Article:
Third: My Son. Cole Parham, Cole to his friends and buddy, honey, Cole Bear, King Cole or whatever to me. I knew he was going to be the unconventional sort when we held my baby shower for him in a Hooter’s restaurant. Yep, even before he was born, he was destined to swim against the tide.

Cole is the kid my mother warned me about when I made her angry. “Someday you will have a child just like you.” You know how it goes. And when you are a kid you roll your eyes with a yeah, yeah attitude, because how could that possibly be? Well guess what? The universe has a sense of humor and Karma is a you-know-what.  On June 15th my debt came due with the birth of my son.

After my experience with one, relatively easy-going baby, I got this boy.  He was strong willed from the moment they pulled him from the womb, the operative phrase being “pulled” as he was already exerting his will on the rest of us. Early on, I used to say he would make a great leader of a third world country, if only I could get him out of the third grade!

Cole has challenged me in ways I never thought possible.  Not that I wanted children who would blindly go along with what I said all the time but is it too much to ask that at least part of the time I am not subjected to the push back? Unlike my daughter who has a core group of good friends, Cole never met a stranger. He’s outspoken and loves to talk, which means he sometimes runs afoul of people in authority.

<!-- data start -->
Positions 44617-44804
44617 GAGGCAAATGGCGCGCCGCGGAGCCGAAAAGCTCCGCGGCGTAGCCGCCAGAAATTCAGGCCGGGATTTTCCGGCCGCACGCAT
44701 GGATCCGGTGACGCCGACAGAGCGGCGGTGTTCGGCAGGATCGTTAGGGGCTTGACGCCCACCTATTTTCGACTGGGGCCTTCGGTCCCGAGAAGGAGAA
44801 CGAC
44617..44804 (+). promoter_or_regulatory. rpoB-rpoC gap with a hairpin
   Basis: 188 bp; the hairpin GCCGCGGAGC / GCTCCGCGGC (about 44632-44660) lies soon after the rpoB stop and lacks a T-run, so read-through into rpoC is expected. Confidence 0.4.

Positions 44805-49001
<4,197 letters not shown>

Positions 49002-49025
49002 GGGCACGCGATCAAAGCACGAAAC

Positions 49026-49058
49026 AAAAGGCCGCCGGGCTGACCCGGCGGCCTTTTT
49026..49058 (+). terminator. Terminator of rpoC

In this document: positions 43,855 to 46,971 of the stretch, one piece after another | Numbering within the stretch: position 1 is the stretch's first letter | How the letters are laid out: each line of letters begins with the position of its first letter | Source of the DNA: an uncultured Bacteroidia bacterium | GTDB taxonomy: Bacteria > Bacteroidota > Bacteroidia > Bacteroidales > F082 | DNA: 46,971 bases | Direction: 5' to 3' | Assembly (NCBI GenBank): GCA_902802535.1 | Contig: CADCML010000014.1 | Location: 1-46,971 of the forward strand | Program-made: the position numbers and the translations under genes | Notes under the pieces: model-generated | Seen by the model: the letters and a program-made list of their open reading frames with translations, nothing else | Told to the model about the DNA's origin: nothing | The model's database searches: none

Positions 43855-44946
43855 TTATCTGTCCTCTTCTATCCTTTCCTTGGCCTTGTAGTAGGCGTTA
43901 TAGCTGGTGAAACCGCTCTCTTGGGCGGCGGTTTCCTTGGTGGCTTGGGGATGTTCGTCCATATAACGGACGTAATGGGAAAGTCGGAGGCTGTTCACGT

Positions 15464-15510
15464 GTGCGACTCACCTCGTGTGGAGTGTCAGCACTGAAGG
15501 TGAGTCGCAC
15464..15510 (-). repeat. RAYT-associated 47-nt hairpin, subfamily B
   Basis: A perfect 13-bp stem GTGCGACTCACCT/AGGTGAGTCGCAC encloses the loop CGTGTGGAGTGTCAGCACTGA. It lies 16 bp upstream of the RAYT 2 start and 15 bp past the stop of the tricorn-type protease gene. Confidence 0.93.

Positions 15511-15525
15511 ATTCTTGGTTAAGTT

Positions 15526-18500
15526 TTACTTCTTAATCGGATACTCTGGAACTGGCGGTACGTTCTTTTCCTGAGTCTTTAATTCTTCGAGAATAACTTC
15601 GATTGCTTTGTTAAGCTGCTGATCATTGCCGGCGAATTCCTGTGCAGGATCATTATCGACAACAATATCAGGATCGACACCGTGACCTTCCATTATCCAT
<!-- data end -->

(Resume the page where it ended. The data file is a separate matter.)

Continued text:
But he has an incredibly soft side under that hard façade. I’ll never forget when I came home from the hospital after my mastectomy Cole greeted me at the door, his big eyes taking in all that I had become. I was wearing an industrial sized bra and under that, I had bandages and tubes sticking out from under my arms. One night, he and I were lying in bed, staring at the ceiling and talking when he quietly said to me “Mom, I think you did the right thing” (my preventive mastectomy). I said,  “Really buddy, why?” He said, “ Because women die from breast cancer.” I told him that not ALL women die from breast cancer but there was that chance if they did not catch it in time. I thought that was remarkably perceptive for an 8 year old and what I really think he was trying to do was to make sure I was going to be around for a while.  I will never forget that moment.

There is a theme that runs through the guys in my life, past and present. In each of them is strength, courage and wisdom, even in the youngest. It all started with my dad, modeling what I would ultimately seek in a mate. Now my husband, shows my son, what a father should do and be. It is one of the great joys in my life, these men of mine and I am overtimes overwhelmed with profound appreciation and gratitude.

Happy Father’s Day, Dad and Buff and to you too someday, buddy.

5 Comments

  1. Wendy

    June 20, 2010 at 10:57 pm

    I think this was a beautiful way to celebrate the men in your life. Excellent job to you and especially to the three of them!

  2. Donna Bentley

    June 20, 2010 at 11:11 pm

    Rene this was great! Thank you for sharing!

  3. DawnKA

    June 22, 2010 at 3:07 pm

    Such a heartwarming tribute – very nice.

  4. Pingback: ROD STEWART: DAD AGAIN AT AGE 65!

  5. cynthia hamilton

    July 20, 2011 at 10:14 am

    THANK YOU FOR BEING SO FORTH COMING IN YOUR PRAISE AND LOVE FOR YOUR FATHER, HUSBAND, AND SON. I HAVE MS (DIAGNOSED WHEN I WAS 43) WHICH PUT A UNIMAGINABLE BURDEN ON MY FAMILY. MY FATHER DIED ON THE 50th ANNIVERSARY OF BROWN V. BOARD OF EDUCATION AND MY MOTHER DEVELOPED DEMENCIA … A DIFFICULT ENDING FOR ONE WHO BEEN SO ACTIVE. I WENT TO SCHOOL WITHQ YOUR HUSBAND.